Poor Joe Paterno must be spinning in his grave. What's that, he's still alive?

At 82, the Penn State coach must be nearing the end of a long and honorable career.

Remember when he was a kid of 50 or so? He talked a lot back then about something called the "Grand Experiment."

It was his dream of a seamless college experience for athletes, one that emphasized academics and integrity every bit as much as bowl games. Paterno spoke so often on the subject that it helped build his reputation.

Funny, but you don't hear JoePa mention the experiment much these days.

Some of that reluctance stems from the fact that the old coach is afraid that he sounds too sanctimonious, and is occasionally embarrassed. Some rivals sneeringly called him "St. Joe."

But it is also present because Paterno is smart enough to realize the battle is lost.

Big-time college athletics are out of control.

Sure, you hear a lot about graduation rates and student-athletes. Pay those phrases little mind. They're merely platitudes meant to divert your attention and impress big-money boosters.

Sports budgets keep exploding even as state funding and charitable gifts to colleges dry up. Some schools, like Ohio State, spend more than $100 million annually and continue to dun donors for ever-bigger contributions and seat-licensing fees.

At Texas, coach Mack Brown's measly $3 million salary was just bumped up to $5 million. That's more than 12 times what the president earns, and probably 20 times what Texas' top professor makes. It's also obscene.

And, by the way, if Texas beats Alabama in the Rose Bowl, Brown will get $450,000 more because, hey, who can live on $5 million in a recession?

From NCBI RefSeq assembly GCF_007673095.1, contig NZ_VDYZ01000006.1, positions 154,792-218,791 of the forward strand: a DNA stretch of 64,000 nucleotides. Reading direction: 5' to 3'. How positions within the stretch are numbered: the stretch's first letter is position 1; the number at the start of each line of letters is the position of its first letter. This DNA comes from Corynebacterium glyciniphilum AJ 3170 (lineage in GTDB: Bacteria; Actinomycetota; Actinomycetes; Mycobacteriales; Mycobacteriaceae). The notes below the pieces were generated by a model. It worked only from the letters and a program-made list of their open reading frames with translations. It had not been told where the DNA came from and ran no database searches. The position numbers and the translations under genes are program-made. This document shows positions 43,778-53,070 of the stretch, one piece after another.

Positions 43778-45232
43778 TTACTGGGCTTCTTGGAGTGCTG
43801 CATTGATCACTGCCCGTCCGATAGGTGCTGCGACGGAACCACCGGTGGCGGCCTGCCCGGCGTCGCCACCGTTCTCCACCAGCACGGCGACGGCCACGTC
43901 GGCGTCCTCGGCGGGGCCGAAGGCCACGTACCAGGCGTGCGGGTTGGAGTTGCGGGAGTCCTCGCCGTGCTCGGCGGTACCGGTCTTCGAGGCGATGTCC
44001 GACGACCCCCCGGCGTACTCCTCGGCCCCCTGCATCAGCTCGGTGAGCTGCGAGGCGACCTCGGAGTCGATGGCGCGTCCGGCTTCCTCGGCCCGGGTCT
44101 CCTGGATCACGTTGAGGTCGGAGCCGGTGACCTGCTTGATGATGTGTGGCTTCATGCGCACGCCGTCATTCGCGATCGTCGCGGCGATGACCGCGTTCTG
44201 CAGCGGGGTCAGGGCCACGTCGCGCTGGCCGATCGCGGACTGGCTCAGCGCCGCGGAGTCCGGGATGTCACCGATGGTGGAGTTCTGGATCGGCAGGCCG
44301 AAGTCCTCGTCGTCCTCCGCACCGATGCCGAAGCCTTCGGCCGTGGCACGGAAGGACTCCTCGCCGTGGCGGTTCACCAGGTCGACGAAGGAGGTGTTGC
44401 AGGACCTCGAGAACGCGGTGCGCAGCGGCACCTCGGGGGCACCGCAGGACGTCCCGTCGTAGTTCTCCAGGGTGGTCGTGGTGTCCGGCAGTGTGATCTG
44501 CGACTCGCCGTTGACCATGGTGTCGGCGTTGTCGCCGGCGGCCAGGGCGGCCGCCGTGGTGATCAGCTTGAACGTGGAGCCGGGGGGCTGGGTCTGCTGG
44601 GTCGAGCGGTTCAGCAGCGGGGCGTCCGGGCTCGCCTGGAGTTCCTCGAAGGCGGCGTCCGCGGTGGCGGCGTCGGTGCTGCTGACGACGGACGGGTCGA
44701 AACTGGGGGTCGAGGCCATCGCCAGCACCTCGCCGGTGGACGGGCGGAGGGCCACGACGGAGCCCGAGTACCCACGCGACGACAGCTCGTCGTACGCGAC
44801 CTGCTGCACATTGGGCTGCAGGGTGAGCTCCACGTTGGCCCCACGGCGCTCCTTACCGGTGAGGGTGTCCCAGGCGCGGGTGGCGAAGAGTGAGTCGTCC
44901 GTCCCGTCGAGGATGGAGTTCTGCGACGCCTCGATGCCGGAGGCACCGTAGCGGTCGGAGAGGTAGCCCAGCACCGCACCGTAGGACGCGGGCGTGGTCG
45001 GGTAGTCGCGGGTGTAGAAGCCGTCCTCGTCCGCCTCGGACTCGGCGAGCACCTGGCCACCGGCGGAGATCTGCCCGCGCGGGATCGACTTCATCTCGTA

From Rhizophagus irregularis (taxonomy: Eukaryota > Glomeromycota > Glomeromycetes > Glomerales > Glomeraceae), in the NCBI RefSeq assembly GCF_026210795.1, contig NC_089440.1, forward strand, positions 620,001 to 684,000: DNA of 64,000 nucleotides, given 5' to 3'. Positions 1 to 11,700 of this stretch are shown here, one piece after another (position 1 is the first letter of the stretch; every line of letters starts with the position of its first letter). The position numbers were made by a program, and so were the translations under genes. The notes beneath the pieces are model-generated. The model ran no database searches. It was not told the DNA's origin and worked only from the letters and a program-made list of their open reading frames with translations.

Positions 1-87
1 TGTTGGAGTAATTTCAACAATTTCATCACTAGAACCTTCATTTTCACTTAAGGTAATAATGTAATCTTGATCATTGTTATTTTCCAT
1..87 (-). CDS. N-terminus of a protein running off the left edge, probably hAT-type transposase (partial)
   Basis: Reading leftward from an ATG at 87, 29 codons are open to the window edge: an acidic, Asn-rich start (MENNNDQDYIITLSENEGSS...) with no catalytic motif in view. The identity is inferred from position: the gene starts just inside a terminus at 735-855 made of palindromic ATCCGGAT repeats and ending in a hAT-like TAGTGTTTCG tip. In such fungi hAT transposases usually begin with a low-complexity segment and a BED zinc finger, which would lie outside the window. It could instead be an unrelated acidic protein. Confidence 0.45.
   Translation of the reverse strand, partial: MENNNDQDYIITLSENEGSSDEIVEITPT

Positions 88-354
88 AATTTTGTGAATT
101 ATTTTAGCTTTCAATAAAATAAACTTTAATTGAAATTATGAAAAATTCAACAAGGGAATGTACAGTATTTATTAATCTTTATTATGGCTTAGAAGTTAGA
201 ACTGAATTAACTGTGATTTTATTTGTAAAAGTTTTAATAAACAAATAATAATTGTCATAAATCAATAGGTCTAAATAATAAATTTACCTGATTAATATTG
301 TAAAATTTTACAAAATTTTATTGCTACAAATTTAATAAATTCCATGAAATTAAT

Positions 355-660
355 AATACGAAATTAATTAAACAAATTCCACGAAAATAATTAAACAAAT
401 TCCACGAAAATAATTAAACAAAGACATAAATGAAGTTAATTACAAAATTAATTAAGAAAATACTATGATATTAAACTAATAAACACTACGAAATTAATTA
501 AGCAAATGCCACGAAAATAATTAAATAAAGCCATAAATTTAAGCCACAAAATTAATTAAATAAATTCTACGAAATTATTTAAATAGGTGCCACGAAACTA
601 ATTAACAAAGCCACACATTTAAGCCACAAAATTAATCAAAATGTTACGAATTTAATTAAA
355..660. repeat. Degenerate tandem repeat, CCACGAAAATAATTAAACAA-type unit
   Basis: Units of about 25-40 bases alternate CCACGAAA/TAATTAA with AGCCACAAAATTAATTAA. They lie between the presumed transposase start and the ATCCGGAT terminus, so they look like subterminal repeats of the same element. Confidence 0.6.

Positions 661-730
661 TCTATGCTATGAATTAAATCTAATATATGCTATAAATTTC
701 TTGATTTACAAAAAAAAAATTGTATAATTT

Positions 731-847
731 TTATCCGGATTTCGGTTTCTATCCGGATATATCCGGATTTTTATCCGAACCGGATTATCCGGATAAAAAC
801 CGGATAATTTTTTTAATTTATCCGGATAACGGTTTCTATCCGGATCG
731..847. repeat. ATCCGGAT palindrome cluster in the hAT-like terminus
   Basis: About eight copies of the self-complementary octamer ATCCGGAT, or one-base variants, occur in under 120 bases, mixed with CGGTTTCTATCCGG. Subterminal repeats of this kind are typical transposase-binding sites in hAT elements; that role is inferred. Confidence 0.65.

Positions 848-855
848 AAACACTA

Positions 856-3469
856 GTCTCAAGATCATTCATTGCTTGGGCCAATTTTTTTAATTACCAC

At Notre Dame, meanwhile, officials have asked another coach to walk away from another long-term contract at another school to sign another long-term contract with the Irish. If Brian Kelly is lucky, he'll survive five years before the fat cats get his head and a few more contracts are rendered meaningless.

At Tennessee, the NCAA is looking into reports that university student-hostesses went on recruiting trips. Forget the NCAA violations that implies; you'd like to think the concept of good-looking women's being used as official seductresses would have vanished in the Mad Men era.

Sadly, plenty of schools still utilize them. Does anybody believe they're picked for their knowledge of campus history or the biology curriculum?

They're eye candy. And that's not only sexist but also dangerous. Remember the rape scandal involving Colorado football players a few years ago? The victim was a hostess.

A 2003 Sports Illustrated article on the subject noted that a lot of young football stars feel entitled to more than a tour or a meal. One high-profile recruit, the article said, tried to lure a hostess to his room by telling her that "the girls at Kentucky and Georgia did it."

And speaking of Kentucky, it's guilty of an even more egregious offense.

The school hired John Calipari.

JoePa has had trouble in his program, too, even if it does remain one of the standards in an increasingly sordid landscape.

Still, he must feel nauseated when he surveys the scene.

It helps explain why he's become so whiny in his old age.

A long shot. You could have made a lot of money two weeks ago wagering that Allen Iverson would enter 2010 more well-respected than Tiger Woods.

NASCAR note of the week. Danica Patrick will be competing on the NASCAR circuit next year, which prompts one immediate question for her:

Have you ever been to Talladega?

Irvin's empathy. On a recent show on sports-talk radio, ex-Cowboys wideout (widemouth?) Michael Irvin was asked about Tiger Woods' much-publicized domestic troubles.

"I can empathize," Irvin said, words he could have used for any number of societal offenses. "There is nothing like being with your wife after a story has broken and other women are involved, and you're sitting at home. . . . My heart hit my toe, and you can't reach for the remote control.

"I wanted to reach for the remote control and she says, 'What is this now?' I say, 'I don't know about this!'  The girl says Michael this and that and . . . I say, 'Oh, my god. What do I say when she stops talking?'

"You know what she said to me, and I will never forget it, after that program went off? 'Baby, we should pray for her.' I hit my knees so fast, you would have thought I scored a touchdown."